As a Flickr print seller, Masako offers a variety of images available for purchase through our Flickr Print Sellers pilot program. When asked to share one of her favorite photos from her collection, she shared one she calls “Afterglow”. To explain that selection, Masako said, “I chose this photo because I clearly remember the story of the day. This photo was shot in Bandon, Oregon, in November 2019. This place is famous among photographers. When I go to the beaches, I always check how high the tide is. I did it before this trip, too; however, the tide and waves looked much higher than I expected when I got there. I honestly didn’t have any idea how I was going to take photos. I was struggling to find the composition I liked. Every time I set my tripod, big waves came, and I didn’t like the way the waves were showing up in my photos.”
“Since this place was so famous among photographers, there was a group of photographers around me at sunset. The sunset was nice, but I didn’t like the photos I took. The sun completely went down, and then all the photographers left from the beach. I thought about giving up, but I was still looking for something. While I was standing on the beach alone, the sky became intensely orange and beautiful. Then, I saw the rock in the foreground emerging from the sand and water. When I saw it, I quickly decided to set up my tripod. I wanted the smooth texture of the water with it, so I took this photo when the waves would come up and cover the rock. It was dark enough to get a little bit longer of an exposure.”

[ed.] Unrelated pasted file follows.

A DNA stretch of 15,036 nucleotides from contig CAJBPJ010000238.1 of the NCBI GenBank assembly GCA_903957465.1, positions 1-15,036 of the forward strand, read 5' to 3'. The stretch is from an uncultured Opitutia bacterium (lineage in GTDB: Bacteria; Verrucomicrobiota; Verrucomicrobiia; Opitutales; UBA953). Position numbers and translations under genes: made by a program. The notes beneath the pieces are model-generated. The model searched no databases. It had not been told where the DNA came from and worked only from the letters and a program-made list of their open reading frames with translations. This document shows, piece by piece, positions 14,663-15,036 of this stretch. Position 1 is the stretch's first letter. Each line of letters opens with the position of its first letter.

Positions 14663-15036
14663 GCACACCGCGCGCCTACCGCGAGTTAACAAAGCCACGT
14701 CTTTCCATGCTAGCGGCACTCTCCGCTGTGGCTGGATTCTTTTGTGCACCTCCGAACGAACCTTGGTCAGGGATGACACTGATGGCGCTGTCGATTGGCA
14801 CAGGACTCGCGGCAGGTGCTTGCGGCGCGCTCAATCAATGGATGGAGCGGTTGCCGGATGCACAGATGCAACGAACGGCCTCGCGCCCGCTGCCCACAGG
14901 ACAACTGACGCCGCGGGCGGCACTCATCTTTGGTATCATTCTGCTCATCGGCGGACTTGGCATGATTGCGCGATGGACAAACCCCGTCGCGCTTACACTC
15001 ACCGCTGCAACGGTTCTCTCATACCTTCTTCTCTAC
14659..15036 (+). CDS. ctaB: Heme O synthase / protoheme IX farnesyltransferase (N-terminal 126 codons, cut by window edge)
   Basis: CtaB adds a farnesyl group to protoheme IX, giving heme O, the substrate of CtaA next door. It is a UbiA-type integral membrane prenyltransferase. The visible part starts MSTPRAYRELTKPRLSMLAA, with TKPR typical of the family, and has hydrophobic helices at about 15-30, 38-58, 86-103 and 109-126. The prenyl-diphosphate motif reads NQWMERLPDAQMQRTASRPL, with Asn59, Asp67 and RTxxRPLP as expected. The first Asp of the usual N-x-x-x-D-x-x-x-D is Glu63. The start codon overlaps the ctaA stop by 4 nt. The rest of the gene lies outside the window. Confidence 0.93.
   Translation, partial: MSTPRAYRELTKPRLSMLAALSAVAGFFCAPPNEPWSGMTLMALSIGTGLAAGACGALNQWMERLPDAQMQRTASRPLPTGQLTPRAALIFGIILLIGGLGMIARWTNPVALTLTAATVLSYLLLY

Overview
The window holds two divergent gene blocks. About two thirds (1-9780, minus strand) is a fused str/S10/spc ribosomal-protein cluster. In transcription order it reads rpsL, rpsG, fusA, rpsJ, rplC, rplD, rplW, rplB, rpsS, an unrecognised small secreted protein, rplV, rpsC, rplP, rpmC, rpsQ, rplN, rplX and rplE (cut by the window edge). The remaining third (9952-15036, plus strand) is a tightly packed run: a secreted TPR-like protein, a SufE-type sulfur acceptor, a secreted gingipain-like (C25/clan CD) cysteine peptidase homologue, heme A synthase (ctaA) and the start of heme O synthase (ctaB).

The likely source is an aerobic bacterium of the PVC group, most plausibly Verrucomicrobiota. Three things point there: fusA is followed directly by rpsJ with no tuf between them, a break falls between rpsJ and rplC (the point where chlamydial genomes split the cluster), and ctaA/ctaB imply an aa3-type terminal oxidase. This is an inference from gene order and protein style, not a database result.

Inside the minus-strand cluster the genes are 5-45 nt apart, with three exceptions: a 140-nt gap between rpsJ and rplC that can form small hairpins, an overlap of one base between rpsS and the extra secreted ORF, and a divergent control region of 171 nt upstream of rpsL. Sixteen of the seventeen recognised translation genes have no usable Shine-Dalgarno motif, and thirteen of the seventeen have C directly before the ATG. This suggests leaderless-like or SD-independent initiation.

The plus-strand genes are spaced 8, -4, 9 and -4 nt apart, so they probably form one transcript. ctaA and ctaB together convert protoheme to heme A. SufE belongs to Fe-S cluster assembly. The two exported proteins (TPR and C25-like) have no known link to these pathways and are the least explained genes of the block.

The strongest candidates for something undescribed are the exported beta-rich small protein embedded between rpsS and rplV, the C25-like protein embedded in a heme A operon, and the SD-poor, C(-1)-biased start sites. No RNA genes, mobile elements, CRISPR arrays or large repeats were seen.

Masako continued, “I have some milestone photos where I strongly feel that I have moved forward as a photographer. I feel this would be one of them. When I take photos that I feel move me forward, I cannot upload them from my camera to the computer for a day or two. I get very excited, but I also want to wait until I am calm to look at them and decide what to do with them. In this case, I waited a little bit and then transferred the photos to my computer. I used Lightroom and Photoshop to process and achieve the scenery I saw through my heart. When I process my photos, I always think about the view I saw, and how I felt.”
For Masako, photography is her number-one passion. Since she spends a great deal of time outdoors pursuing that goal, the other activities she enjoys generally involve her natural surroundings. When asked about other hobbies or interests she pursues, outdoor adventures like mushroom hunting came a close second to photography. Mushroom hunting with her family every year is a favorite of hers. She also enjoys preserving, pickling, and cooking those harvests.
Masako has been a Flickr member since 2008. She said, “Flickr is the longest SNS site -social networking systems- I have. I don’t get tired of it. I love the simplicity. It’s very easy to use and share photos with my family, friends, and other people all over the world. I also love looking around at the photos taken by other Flickr members. I am able to enjoy the sceneries or things in different countries. It’s like traveling through Flickr!”
Masko’s photos can be found in several places on Flickr, so if you’d like to browse through her beautiful collection, you can check out her site here Some of her photos, along with those of other hand-picked photographers on Flickr, are available through the Flickr Print Shop. If you’re interested in ordering prints from Masako or even printing some of your own images through Flickr, learn more about that here!
Other areas you can find her work online:
And, finally, if you’re interested in using her photos for promotional and editorial purposes, advertisements, or merchandise you can visit https://licensing.pixels.com/art/all/masako+metz/all